Nearly 100 workers from Samsung factories are claimed to have died from work-related diseases such as leukemia, an activists' group said Monday, as negotiations with South Korea's largest conglomerate Samsung Group over accountability are at a standstill.
The Protector of Health and Human Rights of Semiconductor Workers (SHARP), an advocacy group representing the victims who fell ill or died while working at Samsung's plants, said it knows of 98 deaths from work-related diseases as of August, with a hundred more people getting medical treatment.
SHARP said 80 victims came from Samsung Electronics Co.; nine people from Samsung SDI Co., a battery producer; and eight others from Samsung Electro-Mechanics Co. An overwhelming majority of the victims from Samsung Electronics, 70, worked at factories that produce chips and liquid crystal displays (LCD), according to the group.
SHARP is the counterpart to Samsung Group in the ongoing talks to duly compensate workers who fell ill while or after working at affiliates of Samsung Group.
The most representative case, and one of the earlier ones, was that of Hwang Yu-mi, who died from leukemia in 2007. Her family says she contracted cancer because of her exposure to lethal chemicals at the chip-making facility in Giheung, just of Seoul, where she worked before becoming ill.
Other similar claims and cases have cropped up in the following years.
In May, shortly after the company chairman Lee Kun-hee was hospitalized due to a heart attack, Samsung Electronics officially apologized for the first time for the deaths and sufferings of its semiconductor workers and promised compensation. Since then, the company and SHARP have held negotiations every two weeks, but there has been no meaningful progress.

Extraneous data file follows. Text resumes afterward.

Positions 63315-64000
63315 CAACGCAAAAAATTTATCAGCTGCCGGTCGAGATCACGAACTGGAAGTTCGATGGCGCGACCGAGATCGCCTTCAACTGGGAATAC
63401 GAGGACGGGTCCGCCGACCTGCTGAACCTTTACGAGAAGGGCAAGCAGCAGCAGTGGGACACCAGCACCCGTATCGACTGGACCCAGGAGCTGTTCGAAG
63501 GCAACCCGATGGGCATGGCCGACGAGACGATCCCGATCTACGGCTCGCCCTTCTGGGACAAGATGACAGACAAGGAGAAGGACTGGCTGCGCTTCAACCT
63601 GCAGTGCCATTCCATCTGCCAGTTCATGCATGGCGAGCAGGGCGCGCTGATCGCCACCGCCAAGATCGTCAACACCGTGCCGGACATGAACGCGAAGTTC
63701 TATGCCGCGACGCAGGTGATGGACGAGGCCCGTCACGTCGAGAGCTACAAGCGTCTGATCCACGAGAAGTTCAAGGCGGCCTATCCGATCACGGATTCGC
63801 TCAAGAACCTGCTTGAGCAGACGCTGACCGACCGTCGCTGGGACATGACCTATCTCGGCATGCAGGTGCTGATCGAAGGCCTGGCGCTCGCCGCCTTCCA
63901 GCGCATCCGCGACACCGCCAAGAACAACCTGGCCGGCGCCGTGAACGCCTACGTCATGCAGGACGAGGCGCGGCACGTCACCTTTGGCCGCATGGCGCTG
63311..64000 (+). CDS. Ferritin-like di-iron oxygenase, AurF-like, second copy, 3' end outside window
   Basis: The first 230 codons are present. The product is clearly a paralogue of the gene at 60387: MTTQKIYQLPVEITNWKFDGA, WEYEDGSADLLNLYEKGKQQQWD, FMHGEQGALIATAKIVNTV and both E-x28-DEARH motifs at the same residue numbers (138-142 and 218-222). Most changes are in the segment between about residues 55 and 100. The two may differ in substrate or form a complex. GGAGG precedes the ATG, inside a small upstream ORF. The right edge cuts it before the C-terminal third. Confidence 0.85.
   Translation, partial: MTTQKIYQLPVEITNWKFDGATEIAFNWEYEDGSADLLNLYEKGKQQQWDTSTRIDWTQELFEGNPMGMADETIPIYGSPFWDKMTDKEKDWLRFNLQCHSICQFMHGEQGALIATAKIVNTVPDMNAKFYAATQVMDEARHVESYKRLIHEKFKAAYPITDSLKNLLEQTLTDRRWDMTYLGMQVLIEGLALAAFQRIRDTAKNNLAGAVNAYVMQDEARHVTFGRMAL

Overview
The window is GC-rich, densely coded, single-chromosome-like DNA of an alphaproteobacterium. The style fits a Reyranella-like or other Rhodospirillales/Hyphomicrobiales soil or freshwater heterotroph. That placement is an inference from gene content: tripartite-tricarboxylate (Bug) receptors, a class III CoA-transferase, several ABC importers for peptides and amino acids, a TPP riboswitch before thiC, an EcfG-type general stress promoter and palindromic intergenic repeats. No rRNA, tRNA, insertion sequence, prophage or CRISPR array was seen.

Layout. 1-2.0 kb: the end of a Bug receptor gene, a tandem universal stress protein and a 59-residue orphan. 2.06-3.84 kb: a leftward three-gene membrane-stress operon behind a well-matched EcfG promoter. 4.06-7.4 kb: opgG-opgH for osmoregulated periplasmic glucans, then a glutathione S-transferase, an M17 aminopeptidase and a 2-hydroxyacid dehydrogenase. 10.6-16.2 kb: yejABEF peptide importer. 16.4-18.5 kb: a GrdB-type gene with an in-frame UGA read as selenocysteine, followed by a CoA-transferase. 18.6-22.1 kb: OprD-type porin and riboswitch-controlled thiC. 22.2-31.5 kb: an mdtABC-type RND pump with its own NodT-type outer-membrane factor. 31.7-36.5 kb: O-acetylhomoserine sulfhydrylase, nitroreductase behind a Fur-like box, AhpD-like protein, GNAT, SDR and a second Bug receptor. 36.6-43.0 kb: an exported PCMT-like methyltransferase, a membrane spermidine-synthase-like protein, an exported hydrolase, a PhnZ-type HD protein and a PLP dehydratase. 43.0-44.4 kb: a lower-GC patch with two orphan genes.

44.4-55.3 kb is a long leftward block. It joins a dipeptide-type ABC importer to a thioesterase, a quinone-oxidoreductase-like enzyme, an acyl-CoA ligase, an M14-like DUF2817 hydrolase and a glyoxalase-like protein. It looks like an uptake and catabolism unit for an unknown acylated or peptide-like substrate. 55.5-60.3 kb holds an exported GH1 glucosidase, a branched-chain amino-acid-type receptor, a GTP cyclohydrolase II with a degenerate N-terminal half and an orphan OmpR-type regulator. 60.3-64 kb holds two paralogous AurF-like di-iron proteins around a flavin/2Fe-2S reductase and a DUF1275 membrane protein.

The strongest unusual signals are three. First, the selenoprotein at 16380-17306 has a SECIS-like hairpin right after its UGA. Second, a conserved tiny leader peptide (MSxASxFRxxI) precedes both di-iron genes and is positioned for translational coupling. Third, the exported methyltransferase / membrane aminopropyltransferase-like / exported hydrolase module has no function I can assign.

Rallying at the company headquarters in Seoul, SHARP reasserted that the world's No. 1 smartphone maker should take full responsibility for the workers' deaths, accusing the firm of not keeping its promise made in May.
Sources who are informed of the talks' progress said while Samsung insists that the talks should focus on compensating the eight victims who have come to the negotiations table, SHARP demands the negotiations should be more general to apply to other victims as well.
The talks have become mired even more, the sources said, as SHARP members are divided among themselves, expressing different opinions concerning the focus of the talks.
"If someone just repeats that he has apologized, that is not a sincere apology," said Hwang Sang-gi, father of the late Hwang.
Hwang Sang-gi called Kwon Oh-hyun, CEO of the electronics giant, a "trickster," saying Samsung has taken no actions since May to provide compensation or implement preventive measures to ensure a safe working environment.
In May, when asked if Samsung acknowledges any correlation between the illnesses and factory working conditions, a company spokesman said it is not "appropriate" to discuss the matter at the current stage.
SK hynix Inc., another local chipmaker, said last week it will expand inspections of its production facilities but took the stance that there are no scientific grounds to prove the link between semiconductor plant working conditions and the outbreak of diseases such as leukemia. (Yonhap)